12 June 2024

Black Basta ransomware actors possibly exploited recently patched Windows bug as zero-day


Black Basta ransomware actors possibly exploited recently patched Windows bug as zero-day

New evidence suggests that the cybercrime group known as Cardinal (aka Storm-1811, UNC4393), operators of the Black Basta ransomware, may have exploited a recently patched Windows privilege escalation vulnerability (CVE-2024-26169) as a zero-day.

The vulnerability, found in the Windows Error Reporting Service, allows attackers to elevate their privileges on affected systems. The issue was patched by Microsoft on March 12, 2024, with no known exploitation in the wild at that time.

However, Symantec’s Threat Hunter Team uncovered the exploit tool indicating that the flaw has been exploited by ransomware actors.

An analysis showed that the tool may have been compiled before the patch was released, suggesting possible zero-day exploitation by threat actors.

Although the attackers failed to deploy a ransomware payload, the tactics, techniques, and procedures (TTPs) used in the attacks are similar to those of Black Basta.

The exploit tool takes advantage of the fact that the Windows file werkernel.sys uses a null security descriptor when creating registry keys.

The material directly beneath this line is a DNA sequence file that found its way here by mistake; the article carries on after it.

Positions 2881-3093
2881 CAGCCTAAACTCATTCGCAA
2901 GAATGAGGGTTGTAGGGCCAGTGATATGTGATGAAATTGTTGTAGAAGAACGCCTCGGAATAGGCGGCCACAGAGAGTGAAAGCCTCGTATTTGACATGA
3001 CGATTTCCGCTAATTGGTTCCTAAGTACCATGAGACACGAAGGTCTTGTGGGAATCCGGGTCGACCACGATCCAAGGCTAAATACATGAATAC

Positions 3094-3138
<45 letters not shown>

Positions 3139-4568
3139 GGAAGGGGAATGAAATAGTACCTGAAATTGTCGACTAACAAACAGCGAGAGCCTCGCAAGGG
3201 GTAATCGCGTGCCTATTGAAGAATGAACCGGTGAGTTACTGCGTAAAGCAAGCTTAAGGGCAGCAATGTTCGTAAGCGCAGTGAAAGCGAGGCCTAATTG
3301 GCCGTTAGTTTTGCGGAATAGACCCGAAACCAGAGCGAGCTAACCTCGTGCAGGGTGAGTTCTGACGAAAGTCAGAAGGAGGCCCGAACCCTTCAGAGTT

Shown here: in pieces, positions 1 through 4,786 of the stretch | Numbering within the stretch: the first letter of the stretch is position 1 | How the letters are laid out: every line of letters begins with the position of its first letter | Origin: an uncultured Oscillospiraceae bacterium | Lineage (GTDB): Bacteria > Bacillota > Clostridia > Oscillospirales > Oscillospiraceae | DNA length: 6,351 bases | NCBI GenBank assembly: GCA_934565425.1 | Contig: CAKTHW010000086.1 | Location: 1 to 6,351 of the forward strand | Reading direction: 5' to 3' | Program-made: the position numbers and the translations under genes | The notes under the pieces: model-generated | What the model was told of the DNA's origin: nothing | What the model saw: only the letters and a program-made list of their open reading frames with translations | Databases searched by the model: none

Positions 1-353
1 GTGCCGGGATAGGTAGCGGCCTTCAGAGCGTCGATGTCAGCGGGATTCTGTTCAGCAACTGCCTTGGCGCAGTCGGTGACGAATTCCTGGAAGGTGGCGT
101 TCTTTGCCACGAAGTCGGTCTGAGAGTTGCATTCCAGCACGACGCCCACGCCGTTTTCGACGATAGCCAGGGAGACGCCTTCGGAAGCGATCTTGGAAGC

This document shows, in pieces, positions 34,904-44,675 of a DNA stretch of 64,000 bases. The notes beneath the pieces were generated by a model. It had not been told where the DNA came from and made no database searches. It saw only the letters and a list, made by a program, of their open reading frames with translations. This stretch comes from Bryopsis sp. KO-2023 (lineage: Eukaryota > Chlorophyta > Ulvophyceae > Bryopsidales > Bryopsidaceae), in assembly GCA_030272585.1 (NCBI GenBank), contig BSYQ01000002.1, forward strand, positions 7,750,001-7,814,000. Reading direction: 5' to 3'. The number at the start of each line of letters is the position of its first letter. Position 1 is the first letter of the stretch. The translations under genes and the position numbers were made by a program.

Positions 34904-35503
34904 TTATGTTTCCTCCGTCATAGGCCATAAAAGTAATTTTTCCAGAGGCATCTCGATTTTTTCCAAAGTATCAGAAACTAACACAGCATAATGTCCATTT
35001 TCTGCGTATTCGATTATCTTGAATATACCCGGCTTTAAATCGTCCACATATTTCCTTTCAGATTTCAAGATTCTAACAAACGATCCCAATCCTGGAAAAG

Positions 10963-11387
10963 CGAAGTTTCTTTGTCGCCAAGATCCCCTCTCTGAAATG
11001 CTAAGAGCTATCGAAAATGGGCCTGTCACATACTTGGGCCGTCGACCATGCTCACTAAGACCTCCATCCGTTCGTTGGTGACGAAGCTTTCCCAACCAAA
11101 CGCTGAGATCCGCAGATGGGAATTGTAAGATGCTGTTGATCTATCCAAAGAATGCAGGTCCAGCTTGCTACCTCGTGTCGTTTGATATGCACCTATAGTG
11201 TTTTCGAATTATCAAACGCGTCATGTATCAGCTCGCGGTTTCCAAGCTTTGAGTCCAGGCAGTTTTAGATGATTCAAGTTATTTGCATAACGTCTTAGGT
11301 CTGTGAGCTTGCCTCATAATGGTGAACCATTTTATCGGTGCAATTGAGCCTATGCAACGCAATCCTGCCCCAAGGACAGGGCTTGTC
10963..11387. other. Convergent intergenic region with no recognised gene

“Because the parent key has a “Creator Owner” access control entry (ACE) for subkeys, all subkeys will be owned by users of the current process. The exploit takes advantage of this to create a "HKLM\Software\Microsoft\Windows NT\CurrentVersion\Image File Execution Options\WerFault.exe" registry key where it sets the "Debugger" value as its own executable pathname. This allows the exploit to start a shell with administrative privileges,” Symantec explained.

First spotted in April 2022, the Black Basta ransomware relied on the Qakbot botnet for distribution. The botnet was dismantled by law enforcement authorities in August 2023. Qakbot has been used by many prolific ransomware groups in recent years, including Conti, ProLock, Egregor, REvil, MegaCortex, and Black Basta. According to recent research, Qakbot was the most popular malware loader during the first seven months of 2023.

Following the demise of Qakbot, Cardinal temporarily ceased the activities but then resumed operations using the DarkGate loader to regain access to potential victims.

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